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Elections, Elected Officials, Political Parties
Written by Democratic Party of Wisconsin, Philip Shulman   
Thursday, 10 October 2019 16:44

scott_walker_voting_boothsDonald Trump’s broken promises to Wisconsinites, and his transformation of the Republican party, has scared away voters that traditionally voted Republican.


WAUWATOSA, WI - Yesterday, the Milwaukee Journal Sentinel published an article highlighting Wisconsin Democratic Assemblywoman Robyn Vining’s 2018 victory in a traditional Republican stronghold and how Democrats continue to shrink the margins in the famous WOW counties (Waukesha, Ozake, Washington). 

Rep. Vining’s district is a clear example of how Donald Trump’s broken promises to Wisconsinites, and his transformation of the Republican party, has scared away voters that traditionally voted Republican. In 2012, the district voted overwhelmingly for Mitt Romney by 14 points. A mere four years later, Hillary Clinton won the district by four points. Democrats continue to make up ground in these suburban communities, relying on a more robust field and volunteer operation than has been seen in the past, and hammering Trump and Republican’s relentless assaults on health care, one of several kitchen-table issues that are particular vulnerabilities for the president’s reelection campaign.

One excerpt from the report highlights the exact issue Republicans in the WOW counties are facing.

[Elizabeth] Newpauer, 30 and pregnant with her second child, is herself an embodiment of the shifting attitudes in the district she lives in. Born in Kansas, she said she voted Republican all her life and considered herself an evangelical Christian. But in 2016, Donald Trump's bullying rhetoric pushed her to vote for a Democrat for president and, two years later, to help Vining narrowly win her seat in an election that would signal to Republicans the long-reliable Milwaukee suburbs might be drifting.

KEY POINTS:

  • "I want somebody who I feel will actually love the people they are serving," Elizabeth Newpauer said sitting at a dining room table with her state representative, Robyn Vining, and five other women who helped Vining, a Democrat, get elected to a seat that had been held by Republicans for decades. 
    • Newpauer, 30 and pregnant with her second child, is herself an embodiment of the shifting attitudes in the district she lives in. Born in Kansas, she said she voted Republican all her life and considered herself an evangelical Christian.
    • But in 2016, Donald Trump's bullying rhetoric pushed her to vote for a Democrat for president and, two years later, to help Vining narrowly win her seat in an election that would signal to Republicans the long-reliable Milwaukee suburbs might be drifting.
  • Once held by Wisconsin conservative icon Scott Walker and other lawmakers who support heavy restrictions on abortion access and fewer rules for gun owners, the seat is now held by one whose views on such issues are directly opposite.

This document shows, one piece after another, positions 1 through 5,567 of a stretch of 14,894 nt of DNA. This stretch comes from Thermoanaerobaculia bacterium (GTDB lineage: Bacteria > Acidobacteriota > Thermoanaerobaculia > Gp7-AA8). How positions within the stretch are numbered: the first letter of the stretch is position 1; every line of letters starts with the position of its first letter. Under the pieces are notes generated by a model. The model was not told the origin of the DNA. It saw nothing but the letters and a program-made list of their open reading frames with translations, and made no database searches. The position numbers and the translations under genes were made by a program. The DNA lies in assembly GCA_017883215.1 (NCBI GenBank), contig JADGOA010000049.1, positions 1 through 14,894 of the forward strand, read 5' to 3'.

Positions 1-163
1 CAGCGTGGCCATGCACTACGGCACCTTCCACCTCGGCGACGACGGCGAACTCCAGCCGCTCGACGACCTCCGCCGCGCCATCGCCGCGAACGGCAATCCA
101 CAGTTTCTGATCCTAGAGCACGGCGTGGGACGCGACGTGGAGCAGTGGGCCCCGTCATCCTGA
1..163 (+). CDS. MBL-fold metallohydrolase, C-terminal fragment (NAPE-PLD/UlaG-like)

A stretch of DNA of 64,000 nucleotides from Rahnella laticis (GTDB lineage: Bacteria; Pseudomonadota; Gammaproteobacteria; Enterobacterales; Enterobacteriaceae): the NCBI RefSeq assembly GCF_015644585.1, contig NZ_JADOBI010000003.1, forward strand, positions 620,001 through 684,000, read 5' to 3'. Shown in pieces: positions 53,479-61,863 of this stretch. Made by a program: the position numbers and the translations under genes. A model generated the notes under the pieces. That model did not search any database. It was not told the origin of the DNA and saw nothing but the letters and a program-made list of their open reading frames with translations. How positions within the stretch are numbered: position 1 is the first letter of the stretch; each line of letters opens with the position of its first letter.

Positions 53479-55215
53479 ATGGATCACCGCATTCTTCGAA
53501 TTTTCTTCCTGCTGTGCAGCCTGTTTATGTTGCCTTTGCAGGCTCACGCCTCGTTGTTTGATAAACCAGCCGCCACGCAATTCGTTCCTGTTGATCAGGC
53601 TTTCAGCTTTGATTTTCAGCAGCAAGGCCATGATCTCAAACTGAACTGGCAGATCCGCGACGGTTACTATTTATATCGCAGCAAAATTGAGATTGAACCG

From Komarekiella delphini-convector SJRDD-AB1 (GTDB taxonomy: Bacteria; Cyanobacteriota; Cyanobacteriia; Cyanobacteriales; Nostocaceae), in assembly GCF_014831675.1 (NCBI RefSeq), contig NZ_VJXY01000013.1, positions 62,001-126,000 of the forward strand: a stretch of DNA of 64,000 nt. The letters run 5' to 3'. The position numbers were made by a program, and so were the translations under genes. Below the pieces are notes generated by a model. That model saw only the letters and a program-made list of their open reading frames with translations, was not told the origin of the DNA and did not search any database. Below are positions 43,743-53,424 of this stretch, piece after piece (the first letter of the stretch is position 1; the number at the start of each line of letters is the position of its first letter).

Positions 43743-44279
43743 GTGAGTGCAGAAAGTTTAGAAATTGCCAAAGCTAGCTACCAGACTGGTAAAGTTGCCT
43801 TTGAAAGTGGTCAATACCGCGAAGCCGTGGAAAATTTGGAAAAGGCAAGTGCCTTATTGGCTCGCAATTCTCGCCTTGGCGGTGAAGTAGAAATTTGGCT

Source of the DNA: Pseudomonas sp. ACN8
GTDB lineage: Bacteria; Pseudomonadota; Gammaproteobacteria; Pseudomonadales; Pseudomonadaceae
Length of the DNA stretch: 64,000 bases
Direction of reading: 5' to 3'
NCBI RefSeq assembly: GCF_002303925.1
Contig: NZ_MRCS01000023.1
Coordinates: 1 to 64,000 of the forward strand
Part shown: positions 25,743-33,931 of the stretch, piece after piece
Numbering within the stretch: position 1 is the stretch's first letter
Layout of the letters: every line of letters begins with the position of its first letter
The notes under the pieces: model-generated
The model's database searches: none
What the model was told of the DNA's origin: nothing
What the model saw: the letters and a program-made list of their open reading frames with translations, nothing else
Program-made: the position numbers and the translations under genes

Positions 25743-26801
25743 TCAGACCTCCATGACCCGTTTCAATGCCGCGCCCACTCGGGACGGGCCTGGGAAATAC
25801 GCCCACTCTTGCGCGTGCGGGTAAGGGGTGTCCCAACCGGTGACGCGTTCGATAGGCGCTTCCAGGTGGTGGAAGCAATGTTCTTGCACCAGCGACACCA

• State Sen. Dale Kooyenga, a Republican who lives in Brookfield, held the seat Vining now represents for six years until he was elected to the Senate in 2018.  His last Assembly election night was in 2016, when he topped his Democratic challenger by 15 points. A wide margin, but Kooyenga had earned a smaller share of votes than some of his GOP colleagues in more rural areas who had once envied the safety of Kooyenga's seat.  
    • "The night of the election — the results started coming in and I remember really just scratching my head and having a moment of self-reflection and saying, 'What are we doing wrong?'" Kooyenga said in an interview.
  • But a closer look also revealed he had outperformed the top of the ticket. Former Secretary of State Hillary Clinton had won his district by 4 points.
    • Just four years before, Republican presidential candidate Mitt Romney had won it over Democratic President Barack Obama by 14 points.
    • "We went from what are we doing wrong to wow, what are we doing right?" Kooyenga said about election night in 2016.
  • Vining is a 42-year-old mother of two who owns her own photography business and got into her race with a message focused on health care — an issue that helped elect a number of Democrats in 2018 when Vining was elected.
    • In one campaign ad, Vining told viewers her health insurance provider dropped her coverage when she became pregnant with her first child, calling the pregnancy a pre-existing condition to the date at which her coverage began.
  • A spokesman for the Republican Party of Wisconsin did not respond to a request for an interview with party leaders about the party's strategy to flip the district back to the GOP's side.

Read the full story by clicking here.

 
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